Whereas Schäuble – looking at the current Greek crisis and beyond – came up with a push for a European Monetary Fund (EMF) and alluded to deeper integration of the Eurozone, Merkel was eager to state that there is no need for such ideas, that Greece would not be in danger of getting starved by financial markets and that therefore this would not even be a topic for the forthcoming European Council. With Merkel, Germany is in denial of its European duties.
So who is right and who is wrong? And where is Germany heading with two very different statements coming from the same government? It’s not easy to answer this question. But even if Schäuble is right, Merkel still has German public opinion and power on her side.
It might well be that Martin Wolf had a point when he commented recently in the Financial Times that Schäuble’s plans for an EMF are no good. The central points of combining emergency aid for countries running excessive fiscal deficits with fierce penalties (even suspending voting rights of badly behaving members within the Eurogroup and allowing – or forcing – a member to exit the monetary union) are not nice ideas. Even assuming they could be implemented, which is doubtful, they would have an overwhelming deflationary impact. Beyond this, the statement that Eurozone status is no longer so irrevocable, coming from the country whose former Chancellor, Helmut Kohl, is known for the passionate sentence that the “Euro will make war in Europe impossible” sounds like a new demi-tone coming from Merkel – who is Kohl’s heir. Wolf is certainly also right when assessing that Greece is not (yet) the problem, but that the real threat is the public finances of big countries like France.
Hence, Schäuble probably could not go any further when he tested out the EMF-balloon, given the hostile German public opinion against any financial help for Greece. Nevertheless, at least he wanted to nurture a bold institutional policy initiative on the Euro and he is one among fewer and fewer members of the German political and economic establishment who at least dared to make two points: first, that Germany needed to act and to take the lead on the EMF; second, that it is time to make more decisive use of the institutional instruments available within the Eurozone – but also that these instruments should be improved and the body of regulations completed in order to be better prepared for potential future crises. Even if in the details his proposals aren’t the right ones, at least there is a lot of political commitment in Schäuble’s pledge for an EMF.
Indeed, Schäuble’s words had a taste of the old German conviction that the Eurozone is, above all, a political project: “European integration, monetary union and the euro are the only choice”. Therefore, all those wishing for a European Germany should hold to and support Schäuble. The real problem is that his views are no longer necessarily the mainstream or average view of the German establishment; at best, the German commitment to Europe today comes in another tone, which is arrogant and self-righteous and which conveys that Germany dictates the rules (of austerity) and those who cannot or do not want to follow them are free to leave the Eurozone.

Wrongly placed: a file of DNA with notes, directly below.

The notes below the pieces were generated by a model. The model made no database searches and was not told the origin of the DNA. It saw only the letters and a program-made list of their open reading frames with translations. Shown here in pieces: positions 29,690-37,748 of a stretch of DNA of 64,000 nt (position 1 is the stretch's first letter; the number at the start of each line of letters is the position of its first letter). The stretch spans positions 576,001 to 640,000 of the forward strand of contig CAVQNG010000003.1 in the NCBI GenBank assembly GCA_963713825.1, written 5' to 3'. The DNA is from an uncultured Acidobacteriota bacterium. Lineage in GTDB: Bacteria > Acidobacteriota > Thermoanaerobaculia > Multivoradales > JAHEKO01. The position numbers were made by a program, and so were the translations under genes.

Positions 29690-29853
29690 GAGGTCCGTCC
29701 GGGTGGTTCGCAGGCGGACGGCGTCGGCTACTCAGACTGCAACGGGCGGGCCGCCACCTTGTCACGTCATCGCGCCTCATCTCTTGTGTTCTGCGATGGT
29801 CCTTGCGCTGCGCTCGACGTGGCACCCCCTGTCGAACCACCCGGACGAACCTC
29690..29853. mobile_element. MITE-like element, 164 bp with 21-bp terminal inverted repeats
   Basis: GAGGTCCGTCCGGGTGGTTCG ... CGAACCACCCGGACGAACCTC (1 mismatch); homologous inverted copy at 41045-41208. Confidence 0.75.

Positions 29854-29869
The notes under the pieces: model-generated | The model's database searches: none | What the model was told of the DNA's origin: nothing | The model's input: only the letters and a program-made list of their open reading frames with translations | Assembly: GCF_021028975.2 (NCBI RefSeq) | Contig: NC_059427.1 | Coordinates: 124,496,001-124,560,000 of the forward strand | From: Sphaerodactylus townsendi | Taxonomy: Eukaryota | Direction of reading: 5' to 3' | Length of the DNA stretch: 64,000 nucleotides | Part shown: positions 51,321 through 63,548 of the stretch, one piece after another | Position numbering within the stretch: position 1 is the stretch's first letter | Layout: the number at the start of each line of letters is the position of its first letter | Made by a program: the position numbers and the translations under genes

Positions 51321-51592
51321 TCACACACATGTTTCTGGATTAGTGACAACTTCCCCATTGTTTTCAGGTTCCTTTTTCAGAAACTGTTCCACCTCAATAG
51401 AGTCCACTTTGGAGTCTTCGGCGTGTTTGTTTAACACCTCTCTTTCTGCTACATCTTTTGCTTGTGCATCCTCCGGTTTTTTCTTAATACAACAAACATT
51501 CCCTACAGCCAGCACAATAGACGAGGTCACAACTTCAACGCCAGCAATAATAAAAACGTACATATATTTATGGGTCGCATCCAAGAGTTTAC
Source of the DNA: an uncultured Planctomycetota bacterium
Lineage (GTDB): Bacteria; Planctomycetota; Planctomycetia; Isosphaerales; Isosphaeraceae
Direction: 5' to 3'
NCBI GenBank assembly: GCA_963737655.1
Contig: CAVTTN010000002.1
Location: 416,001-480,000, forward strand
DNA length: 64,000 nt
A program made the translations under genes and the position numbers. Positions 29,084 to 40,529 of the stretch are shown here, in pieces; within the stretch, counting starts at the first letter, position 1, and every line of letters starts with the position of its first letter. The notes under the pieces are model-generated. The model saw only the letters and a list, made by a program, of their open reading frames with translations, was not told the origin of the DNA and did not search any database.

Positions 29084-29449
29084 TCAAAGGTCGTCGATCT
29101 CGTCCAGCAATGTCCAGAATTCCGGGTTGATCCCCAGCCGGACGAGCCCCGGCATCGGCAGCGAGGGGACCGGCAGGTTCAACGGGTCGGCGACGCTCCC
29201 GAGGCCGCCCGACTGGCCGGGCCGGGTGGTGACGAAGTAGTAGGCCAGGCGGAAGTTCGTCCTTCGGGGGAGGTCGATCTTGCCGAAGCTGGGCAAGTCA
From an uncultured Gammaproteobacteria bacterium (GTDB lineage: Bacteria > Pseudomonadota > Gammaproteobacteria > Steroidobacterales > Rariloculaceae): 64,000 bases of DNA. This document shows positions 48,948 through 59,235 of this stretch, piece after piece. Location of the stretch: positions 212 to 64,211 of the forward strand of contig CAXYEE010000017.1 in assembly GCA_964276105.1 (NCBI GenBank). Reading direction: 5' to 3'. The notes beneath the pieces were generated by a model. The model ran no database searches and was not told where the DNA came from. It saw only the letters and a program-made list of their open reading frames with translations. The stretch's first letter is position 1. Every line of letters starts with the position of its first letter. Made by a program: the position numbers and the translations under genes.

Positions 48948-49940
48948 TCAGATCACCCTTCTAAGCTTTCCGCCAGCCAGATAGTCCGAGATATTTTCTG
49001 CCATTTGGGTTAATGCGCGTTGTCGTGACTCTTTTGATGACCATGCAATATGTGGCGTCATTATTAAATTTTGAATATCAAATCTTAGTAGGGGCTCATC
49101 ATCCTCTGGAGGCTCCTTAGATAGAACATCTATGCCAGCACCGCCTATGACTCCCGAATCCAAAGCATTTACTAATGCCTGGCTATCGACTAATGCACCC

This is precisely the Merkel language. No need to help, no danger for Greece, no need for Germany to act. And no need to put this on the EU’s Council agenda. This was her message. And in reaction to comments by French Finance Minister Christine Lagarde’s on the problem of the German export surplus creating heavy imbalances within the Eurozone, Merkel flatly stated that Germany won’t change its export orientation: “We will not renounce on our strength”. The new German wisdom is that Germany can, and if others can not, then tant pis pour eux….
This, however, overlooks the very fact that Germany has no real means to really sanction ‘underperforming’ countries and to bring them to the path of wisdom and austerity, enforcing fiscal rules. The German whip is rhetorically strong, but de facto inexistent. Germany may be the best pupil in Euroland, but there is little point of being left alone in the classroom. It is striking the degree to which it seems to be forgotten in the current German debate that Germany is the biggest beneficiary of the single market and the euro, as it prevents the other members from devaluing their currencies. Germany can only be an export champion, because of the euro. One important argument for Germany to go for the euro was that the German mark was overburdened by serving as the anchor-currency of the European Monetary System: it needed the other currencies to smooth out the effects of the mark’s permanent appreciation.
Today, the German lesson to be learned is probably that ‘The-winner-takes-it-all’ approach does not work in Europe. Germany may be stronger, more competitive and bigger than all European countries. But it cannot work against all of them together – or in the end it will stand alone amid a European disaster. European integration has long been the German way to sublimate hegemony over the continent: Germany fueled the European integration system, but got a lot out of it. If Germany now goes for lashing without nurturing, the political project of Europe is at risk.
To go back to Faust: put love above religion – the love for the European political project, rather than being a prisoner of the orthodoxy of the current, German-designed, euroframework – would probably be the better choice. That is why Schäuble should be supported in his idea of an EMF, even if the details need to be fine-tuned. Germany seems to lack the political energy today to move Europe a step further toward integration by promoting a better management of the Eurozone. Yet it may one day come to regret having been in denial about its core-interest: Europe.